Restaurant industry is probably one of the last places to look for innovations: the industry has not really changed much in the last 200-300 years. The same poorly paid waiters service the same customers and work for the minimal wage plus tips.  One relatively major change that happened some years ago is the introduction of POS (point of sales) systems which provide a wealth of data on everything that is going on in the restaurant: meals served, checks paid, tips earned etc.  Some of the better restaurant chains started using this data to schedule waiters according to customer demand to help simplify life of managers who used to allocate waiters to days and tables manually.  But there is a new, innovative workforce management solution out there which takes this game to a completely new level. It promises to dramatically increase productivity in the industry where productivity has not changed for ages.

Dale Carnegie, in his now famous book “How to Win Friends and Influence People” describes a fascinating story about Charles Schwab (not the banker but the one with the “real” job: steel mill manager).  To motivate staff at one of the mills, the story goes, Schwab chalked a number on the floor indicating how much work the previous shift has done.  When the next shift came and learned about what the number means, they worked hard to beat this number and write the new one on the floor.  The next shift did the same until the mill became the most productive in the company, despite the fact that neither threats nor rewards could achieve the same effect.  “The way to get things done,” said Schwab, “is to stimulate competition. I do not mean in a sordid, money-getting way, but in the desire to excel.”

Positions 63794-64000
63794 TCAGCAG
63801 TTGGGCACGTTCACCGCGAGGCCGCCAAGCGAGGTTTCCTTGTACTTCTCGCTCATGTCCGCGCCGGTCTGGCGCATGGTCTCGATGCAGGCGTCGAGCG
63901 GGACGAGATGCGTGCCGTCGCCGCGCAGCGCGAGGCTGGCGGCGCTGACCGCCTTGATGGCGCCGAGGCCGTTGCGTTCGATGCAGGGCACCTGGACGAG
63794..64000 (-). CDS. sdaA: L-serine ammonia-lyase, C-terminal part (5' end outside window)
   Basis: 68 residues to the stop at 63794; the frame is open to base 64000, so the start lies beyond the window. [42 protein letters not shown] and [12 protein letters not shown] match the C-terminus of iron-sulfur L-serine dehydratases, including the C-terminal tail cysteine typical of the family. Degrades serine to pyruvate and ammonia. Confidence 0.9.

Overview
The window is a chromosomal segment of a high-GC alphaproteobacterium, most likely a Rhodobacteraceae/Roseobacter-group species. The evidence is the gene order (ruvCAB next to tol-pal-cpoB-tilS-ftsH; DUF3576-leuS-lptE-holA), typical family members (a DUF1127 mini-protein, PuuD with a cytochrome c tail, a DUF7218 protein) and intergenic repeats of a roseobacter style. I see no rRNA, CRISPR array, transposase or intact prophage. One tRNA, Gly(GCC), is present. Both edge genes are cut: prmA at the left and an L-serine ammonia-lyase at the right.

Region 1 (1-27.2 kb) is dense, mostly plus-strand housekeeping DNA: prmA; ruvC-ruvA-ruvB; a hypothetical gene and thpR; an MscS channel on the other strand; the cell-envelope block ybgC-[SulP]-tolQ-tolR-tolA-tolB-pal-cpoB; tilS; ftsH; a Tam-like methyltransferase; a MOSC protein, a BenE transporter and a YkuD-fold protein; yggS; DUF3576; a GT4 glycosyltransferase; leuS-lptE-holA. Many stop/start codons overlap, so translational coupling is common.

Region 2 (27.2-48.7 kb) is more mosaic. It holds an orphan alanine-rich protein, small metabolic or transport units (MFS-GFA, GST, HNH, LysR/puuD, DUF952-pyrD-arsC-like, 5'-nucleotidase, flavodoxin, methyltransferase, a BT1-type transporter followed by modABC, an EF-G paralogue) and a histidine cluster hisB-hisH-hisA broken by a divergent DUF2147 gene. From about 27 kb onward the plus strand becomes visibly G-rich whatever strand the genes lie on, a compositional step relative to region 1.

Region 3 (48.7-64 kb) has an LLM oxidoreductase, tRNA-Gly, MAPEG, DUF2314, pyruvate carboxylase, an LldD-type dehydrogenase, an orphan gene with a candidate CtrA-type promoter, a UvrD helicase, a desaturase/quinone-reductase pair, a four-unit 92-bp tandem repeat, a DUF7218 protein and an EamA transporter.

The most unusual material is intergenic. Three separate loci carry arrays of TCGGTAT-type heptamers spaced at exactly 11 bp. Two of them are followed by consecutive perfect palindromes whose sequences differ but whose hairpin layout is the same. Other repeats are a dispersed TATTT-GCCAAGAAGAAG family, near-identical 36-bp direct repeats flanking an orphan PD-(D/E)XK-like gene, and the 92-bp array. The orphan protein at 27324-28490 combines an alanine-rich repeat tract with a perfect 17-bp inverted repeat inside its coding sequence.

This fascinating story is operationalized by the company called Objective Logistics, a startup out of New Bedford, MA that I have been advising for the last couple of years.  The idea behind the company is one of the best examples of the Renaissance Innovation.  Demand at a restaurant is notoriously risky (just visit your favorite place on Monday vs. Saturday) and how much money a customer spends greatly depends on the promptness of the waiters, their ability to upsell and cross-sell and their ability to please the customers. At the same time, earnings of the waiters greatly differ by the time of the day and day of the week and most waiters perceive their jobs as temporary, with turnover reaching 200% per year. So how can the restaurant ensure that best people face customers on the busiest days?

What Objective Logistics has done is to track performance of restaurant waiters (thanks to POS system!) and to rank-order them according to a proprietary formula which takes into account waiters’ recent performance.  The best waiters then obtain first choices of times to work and, as a result, better tips. The system puts servers into direct market-based competition with each other which is judged in a non-subjective and fair way. Best workers get more work and make more money. If you thought that market competition is the domain of athletes and movie starts then think again…